For the study, 28 volunteers, men and women aged between 18 and 39, free from any possible sleep disorder,¬† were invited. They were given Zolpidem and placebo, with the intervals of a few days given in order to allow the chemicals evacuate from the participants’ systems. Both before going to sleep and after waking up, the participants were shown some images, which can evoke either positive or negative emotions. As a result, it became apparent that those participants who were given sleeping pills tend to remember rather negative images than positive. The same can be said about the images with arousing content: sleeping pills tended to increase the interest to those kind of images. “I was surprised by the specificity of the results, that the emotional memory improvement was specifically for the negative and high-arousal memories, and the ramifications of these results for people with anxiety disorders and PTSD,” one of the study leaders commented.

 

Physical Activities Are Considered Among The Best Sleep Boosters

Physical ActivitiesMany people are fighting against various sleep disorders like insomnia and others. They spend quite a lot of money on buying sleeping pills, visiting psychiatrists or other experts, changing the furniture in the bedroom, and other most popular tricks to combat insomnia. However, it is possible to substantially improve our sleep quality by using quite a simple and easy method. Wanna know what that is? Regular physical activities and exercise!

According to the latest findings of American specialists, only 150 minutes of physical activities a week can help us improve our sleep quality and feel more alert during the day. A group of experts at Bellarmine University carried out a survey and interviewed about 2,600 American people aged between 25 and 60. It turned out that 2,5 hours of moderate physical activities and exercise a week can be of a great help to those who suffer from insomnia and other related sleep disorders. It was estimated that by using the stated amount of physical activities can assist to provide more than 65 per cent sleep quality improvement, as well as help feel less sleepy and tired during the day.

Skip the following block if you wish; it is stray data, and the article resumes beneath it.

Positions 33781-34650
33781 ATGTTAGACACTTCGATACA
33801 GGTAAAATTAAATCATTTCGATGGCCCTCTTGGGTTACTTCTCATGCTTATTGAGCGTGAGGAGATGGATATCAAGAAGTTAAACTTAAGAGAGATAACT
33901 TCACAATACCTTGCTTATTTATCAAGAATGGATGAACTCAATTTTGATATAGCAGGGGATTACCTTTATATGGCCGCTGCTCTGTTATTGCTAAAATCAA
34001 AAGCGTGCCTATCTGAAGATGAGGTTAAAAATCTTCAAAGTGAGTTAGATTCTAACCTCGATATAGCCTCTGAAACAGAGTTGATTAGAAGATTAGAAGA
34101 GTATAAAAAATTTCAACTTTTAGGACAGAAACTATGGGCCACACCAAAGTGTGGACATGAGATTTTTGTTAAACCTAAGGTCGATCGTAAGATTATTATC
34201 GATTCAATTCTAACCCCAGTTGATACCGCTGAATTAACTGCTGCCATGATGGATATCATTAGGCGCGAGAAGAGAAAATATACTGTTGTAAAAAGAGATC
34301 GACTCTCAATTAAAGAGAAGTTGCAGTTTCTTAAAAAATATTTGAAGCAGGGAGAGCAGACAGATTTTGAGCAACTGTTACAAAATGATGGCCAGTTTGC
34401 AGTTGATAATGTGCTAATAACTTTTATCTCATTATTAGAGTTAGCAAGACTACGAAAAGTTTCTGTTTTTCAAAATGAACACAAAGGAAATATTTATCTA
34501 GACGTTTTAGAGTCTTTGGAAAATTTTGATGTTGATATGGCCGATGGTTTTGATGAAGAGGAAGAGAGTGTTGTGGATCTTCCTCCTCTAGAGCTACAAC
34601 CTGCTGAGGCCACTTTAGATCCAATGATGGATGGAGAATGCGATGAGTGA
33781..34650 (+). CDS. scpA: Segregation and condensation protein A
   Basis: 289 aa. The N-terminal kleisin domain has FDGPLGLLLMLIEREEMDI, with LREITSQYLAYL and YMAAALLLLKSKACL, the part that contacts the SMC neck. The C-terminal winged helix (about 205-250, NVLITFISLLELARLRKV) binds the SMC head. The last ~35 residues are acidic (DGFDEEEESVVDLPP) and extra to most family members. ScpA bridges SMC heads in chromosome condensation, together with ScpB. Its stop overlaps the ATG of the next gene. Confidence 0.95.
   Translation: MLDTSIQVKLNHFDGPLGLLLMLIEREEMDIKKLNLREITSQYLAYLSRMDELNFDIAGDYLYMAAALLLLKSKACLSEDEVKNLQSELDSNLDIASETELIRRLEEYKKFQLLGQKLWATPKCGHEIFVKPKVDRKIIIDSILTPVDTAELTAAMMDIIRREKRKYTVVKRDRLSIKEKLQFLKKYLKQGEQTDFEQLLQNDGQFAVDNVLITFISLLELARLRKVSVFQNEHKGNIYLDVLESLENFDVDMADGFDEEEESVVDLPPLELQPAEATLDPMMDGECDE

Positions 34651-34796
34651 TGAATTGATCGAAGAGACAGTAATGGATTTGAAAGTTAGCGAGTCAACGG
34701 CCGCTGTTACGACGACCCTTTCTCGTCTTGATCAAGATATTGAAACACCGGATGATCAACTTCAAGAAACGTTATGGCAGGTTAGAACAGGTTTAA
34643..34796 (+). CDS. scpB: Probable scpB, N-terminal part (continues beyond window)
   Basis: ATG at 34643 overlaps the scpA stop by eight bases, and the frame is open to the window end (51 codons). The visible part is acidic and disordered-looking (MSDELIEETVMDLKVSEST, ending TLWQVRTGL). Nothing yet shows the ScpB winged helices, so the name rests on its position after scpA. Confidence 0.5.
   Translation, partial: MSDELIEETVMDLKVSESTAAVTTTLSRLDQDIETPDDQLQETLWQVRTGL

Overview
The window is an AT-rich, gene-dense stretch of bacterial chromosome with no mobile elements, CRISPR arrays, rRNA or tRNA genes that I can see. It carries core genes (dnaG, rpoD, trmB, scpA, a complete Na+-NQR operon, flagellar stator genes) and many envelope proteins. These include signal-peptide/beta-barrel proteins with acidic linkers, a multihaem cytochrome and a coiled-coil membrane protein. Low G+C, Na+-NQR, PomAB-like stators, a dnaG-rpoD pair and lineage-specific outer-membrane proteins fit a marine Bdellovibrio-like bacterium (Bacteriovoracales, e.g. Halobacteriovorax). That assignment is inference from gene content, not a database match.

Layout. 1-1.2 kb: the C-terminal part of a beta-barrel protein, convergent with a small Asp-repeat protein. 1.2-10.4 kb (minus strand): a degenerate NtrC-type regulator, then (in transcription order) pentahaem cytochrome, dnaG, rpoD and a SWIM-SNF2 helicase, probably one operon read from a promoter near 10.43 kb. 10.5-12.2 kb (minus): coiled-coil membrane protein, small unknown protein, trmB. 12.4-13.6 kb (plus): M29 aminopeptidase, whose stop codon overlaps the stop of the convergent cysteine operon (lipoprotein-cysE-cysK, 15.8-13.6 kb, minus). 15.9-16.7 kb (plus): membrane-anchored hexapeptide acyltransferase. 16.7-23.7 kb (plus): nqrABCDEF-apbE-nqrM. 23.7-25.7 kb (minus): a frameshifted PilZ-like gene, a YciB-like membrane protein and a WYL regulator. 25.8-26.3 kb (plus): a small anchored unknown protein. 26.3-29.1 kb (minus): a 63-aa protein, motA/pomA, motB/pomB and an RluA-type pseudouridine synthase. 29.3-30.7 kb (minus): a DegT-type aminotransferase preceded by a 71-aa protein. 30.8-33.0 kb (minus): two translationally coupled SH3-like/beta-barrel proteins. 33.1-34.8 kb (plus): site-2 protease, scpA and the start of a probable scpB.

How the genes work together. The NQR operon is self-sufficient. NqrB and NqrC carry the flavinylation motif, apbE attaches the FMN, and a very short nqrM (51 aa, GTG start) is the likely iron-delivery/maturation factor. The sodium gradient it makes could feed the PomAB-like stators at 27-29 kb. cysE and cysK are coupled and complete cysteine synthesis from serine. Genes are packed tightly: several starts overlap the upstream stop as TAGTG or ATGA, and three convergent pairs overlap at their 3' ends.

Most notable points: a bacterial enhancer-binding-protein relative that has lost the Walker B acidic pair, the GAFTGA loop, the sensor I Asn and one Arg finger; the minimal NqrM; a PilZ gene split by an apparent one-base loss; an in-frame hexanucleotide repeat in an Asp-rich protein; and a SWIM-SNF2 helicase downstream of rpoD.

Sufficient amounts of physical activities are very important for all of us to support our overall health and a proper function of all systems of the body. Brad Cardinal, one of the leaders of the research group and a specialist at Oregon State University said: “We were using the physical activity guidelines set forth for cardiovascular health, but it appears that those guidelines might have a spillover effect to other areas of health.” According to the expert, plenty of physical activities and exercise can play a role of a safe and unique alternative to sleeping pills known for their numerous harmful side effects like addiction, impaired memory, etc.

It is obvious that using physical activities to improve our sleep quality and combat such a common symptom as daytime sleepiness will lead to numerous improvements and other amazing benefits to our general health. In particular, during the study it became apparent that such symptoms as leg cramps or the ability to focus can be deceased: 68 per cent of the participants reported about having less leg cramps, and 45 per cent told that they have improved abilities to concentrate. Physical activities can assist in weight loss and lowering bad LDL blood cholesterol levels, lowering the risks of serious cardiovascular diseases like a heart attack, atherosclerosis, and so on. Read more about the findings of this interesting study in the latest issue of Mental Health and Physical Activity.